July 26. The newspaper Heraldo de Aragón reported that municipal officials in Zaragoza approved the wearing of burkinis (which cover the entire body) in municipal swimming pools, but banned the wearing of t-shirts and other clothing that covers the body. The move set off a heated debate about multiculturalism and the application of double standards.
July 26-27. In two days, Maritime Rescue picked up 1,302 (414; 774+114) mostly African migrants aboard 79 rafts in the Strait of Gibraltar and the Alborán Sea. The migrants were transferred to reception centers in southern Spain.
July 27. The newspaper El Mundo reported that 50,000 sub-Saharan Africans now in Morocco are waiting to cross over into Spain. The report said that migrants are reaching the country after paying traffickers across the Sahel and then breaching Morocco's southern border.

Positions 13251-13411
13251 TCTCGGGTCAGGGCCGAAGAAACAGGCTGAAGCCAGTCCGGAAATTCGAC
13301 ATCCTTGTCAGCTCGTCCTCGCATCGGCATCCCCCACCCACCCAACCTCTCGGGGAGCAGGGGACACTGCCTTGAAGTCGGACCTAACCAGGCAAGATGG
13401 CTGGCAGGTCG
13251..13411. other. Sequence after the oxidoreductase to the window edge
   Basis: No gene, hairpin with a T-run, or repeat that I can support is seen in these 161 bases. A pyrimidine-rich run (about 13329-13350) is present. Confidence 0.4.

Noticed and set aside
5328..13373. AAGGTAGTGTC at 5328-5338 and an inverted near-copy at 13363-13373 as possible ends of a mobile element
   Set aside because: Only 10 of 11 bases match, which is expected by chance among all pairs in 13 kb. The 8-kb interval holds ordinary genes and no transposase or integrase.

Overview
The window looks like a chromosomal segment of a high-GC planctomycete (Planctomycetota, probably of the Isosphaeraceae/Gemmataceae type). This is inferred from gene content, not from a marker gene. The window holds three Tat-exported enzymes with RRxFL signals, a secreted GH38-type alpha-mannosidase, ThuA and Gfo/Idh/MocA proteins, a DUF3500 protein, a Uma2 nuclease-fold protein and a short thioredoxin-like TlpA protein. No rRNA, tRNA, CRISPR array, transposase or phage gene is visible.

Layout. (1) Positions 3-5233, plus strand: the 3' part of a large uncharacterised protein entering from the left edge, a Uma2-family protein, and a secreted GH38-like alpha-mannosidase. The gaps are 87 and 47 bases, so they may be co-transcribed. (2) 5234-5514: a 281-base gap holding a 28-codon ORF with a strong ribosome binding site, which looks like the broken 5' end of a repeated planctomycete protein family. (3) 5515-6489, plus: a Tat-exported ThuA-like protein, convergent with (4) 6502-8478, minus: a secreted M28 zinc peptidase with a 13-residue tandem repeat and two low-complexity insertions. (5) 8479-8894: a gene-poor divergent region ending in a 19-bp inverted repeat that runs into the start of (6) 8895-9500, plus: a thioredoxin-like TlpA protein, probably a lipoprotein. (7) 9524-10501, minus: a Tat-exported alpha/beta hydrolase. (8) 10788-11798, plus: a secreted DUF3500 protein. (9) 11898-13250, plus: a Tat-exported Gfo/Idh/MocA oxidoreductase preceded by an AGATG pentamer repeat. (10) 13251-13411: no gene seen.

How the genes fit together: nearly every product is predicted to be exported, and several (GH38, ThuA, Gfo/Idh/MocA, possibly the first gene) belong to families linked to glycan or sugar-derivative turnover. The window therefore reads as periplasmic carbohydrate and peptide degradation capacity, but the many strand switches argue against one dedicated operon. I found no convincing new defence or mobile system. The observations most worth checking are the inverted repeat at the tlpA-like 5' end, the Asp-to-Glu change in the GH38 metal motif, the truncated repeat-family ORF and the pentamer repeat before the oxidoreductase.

July 27. The Spanish government formally approved a plan to provide universal healthcare to all illegal migrants from the moment they arrive in the country.
July 28-29. In a two-day period, Maritime Rescue picked up 581 (334; 247) mostly African migrants aboard 39 rafts in the Strait of Gibraltar and the Alborán Sea. Dozens more disembarked on a nudist beach in Tarifa, while another 50 migrants arrived on the shores of Cartagena.
July 29. The new leader of the center-right Popular Party, Pablo Casado, warned that mass migration to Spain is unsustainable:
"It is not possible that there are residency permits for everyone, nor is a welfare state sustainable that absorbs the millions of Africans who want to come to Europe. We have to say it, even if it is politically incorrect. Let's be honest and responsible with this question."